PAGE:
As the day wore on and the sun set, the skateboarders continued, unphased by both the drop in temperature and their accumulation of cuts and bruises from missed tricks.  They were focused completely on their craft, their street culture.  Hour after hour, while onlookers left, they continued at peace with their concrete home.  Scrawled on one of the ramps in Sharpie was a tag that read "Ghetto Requiem."  
I found this little flyer while perusing a skate shop in the 7th arrondissement earlier this week.  It looks to be a small event, but I'm excited to see who shows up.  Maybe there'll even be some Parkour!  I'm also looking forward to checking out this "Skate Plaza" in a neighborhood I have yet to visit, very much away form the center of town (it's the end of the metro line).   And apparently there's a quite a few open Skate Plazas in Paris.  Hopefully this will be the first of many that I visit.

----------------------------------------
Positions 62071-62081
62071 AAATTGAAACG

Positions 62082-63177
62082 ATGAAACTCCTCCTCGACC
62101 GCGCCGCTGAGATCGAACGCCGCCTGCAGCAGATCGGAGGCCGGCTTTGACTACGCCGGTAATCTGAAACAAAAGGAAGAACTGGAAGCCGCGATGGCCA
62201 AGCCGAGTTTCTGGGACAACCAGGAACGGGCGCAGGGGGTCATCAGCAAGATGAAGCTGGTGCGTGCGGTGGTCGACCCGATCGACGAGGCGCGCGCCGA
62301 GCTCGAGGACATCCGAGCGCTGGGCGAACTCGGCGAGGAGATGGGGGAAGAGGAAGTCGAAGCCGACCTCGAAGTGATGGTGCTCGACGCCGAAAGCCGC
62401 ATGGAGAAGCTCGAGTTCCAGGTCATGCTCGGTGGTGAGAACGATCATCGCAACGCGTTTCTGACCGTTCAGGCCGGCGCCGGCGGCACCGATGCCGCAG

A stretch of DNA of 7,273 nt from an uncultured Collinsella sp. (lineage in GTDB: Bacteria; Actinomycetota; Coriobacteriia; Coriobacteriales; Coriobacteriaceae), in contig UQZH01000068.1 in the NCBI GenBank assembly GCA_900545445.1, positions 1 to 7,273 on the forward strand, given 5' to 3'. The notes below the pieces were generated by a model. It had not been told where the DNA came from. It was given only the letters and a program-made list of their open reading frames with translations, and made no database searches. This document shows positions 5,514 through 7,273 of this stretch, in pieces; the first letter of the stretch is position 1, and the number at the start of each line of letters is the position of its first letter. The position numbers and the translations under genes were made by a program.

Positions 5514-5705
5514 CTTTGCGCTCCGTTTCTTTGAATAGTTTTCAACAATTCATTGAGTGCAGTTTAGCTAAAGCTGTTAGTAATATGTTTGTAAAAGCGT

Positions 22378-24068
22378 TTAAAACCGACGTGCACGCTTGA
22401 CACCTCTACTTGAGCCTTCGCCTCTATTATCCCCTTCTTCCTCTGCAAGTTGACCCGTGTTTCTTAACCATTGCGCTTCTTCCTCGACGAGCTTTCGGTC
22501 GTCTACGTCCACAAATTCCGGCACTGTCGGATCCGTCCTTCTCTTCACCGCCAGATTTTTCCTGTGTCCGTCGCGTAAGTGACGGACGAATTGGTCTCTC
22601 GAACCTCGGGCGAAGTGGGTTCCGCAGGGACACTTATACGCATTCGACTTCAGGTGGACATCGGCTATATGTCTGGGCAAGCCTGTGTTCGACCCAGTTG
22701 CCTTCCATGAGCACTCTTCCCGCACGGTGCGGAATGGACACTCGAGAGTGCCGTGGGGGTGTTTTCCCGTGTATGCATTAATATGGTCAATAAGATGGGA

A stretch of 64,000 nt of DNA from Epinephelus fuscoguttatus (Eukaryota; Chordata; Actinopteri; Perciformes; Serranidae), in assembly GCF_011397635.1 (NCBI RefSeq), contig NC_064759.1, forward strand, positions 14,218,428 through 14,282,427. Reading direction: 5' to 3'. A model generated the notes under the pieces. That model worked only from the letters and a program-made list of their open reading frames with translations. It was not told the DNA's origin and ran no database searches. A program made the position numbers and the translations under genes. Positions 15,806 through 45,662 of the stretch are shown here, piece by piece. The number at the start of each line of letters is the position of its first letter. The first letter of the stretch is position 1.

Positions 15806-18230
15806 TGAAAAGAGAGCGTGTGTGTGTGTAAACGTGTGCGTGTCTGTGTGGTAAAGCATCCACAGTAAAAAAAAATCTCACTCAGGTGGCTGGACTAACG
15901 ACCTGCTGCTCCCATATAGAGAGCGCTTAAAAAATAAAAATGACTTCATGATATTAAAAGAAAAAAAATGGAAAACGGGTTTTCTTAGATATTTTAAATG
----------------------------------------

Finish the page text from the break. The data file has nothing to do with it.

Brian is a writer, dancer, activist, and general hip hop head from New York City. He is currently working towards his Master's in Global Communications in Paris.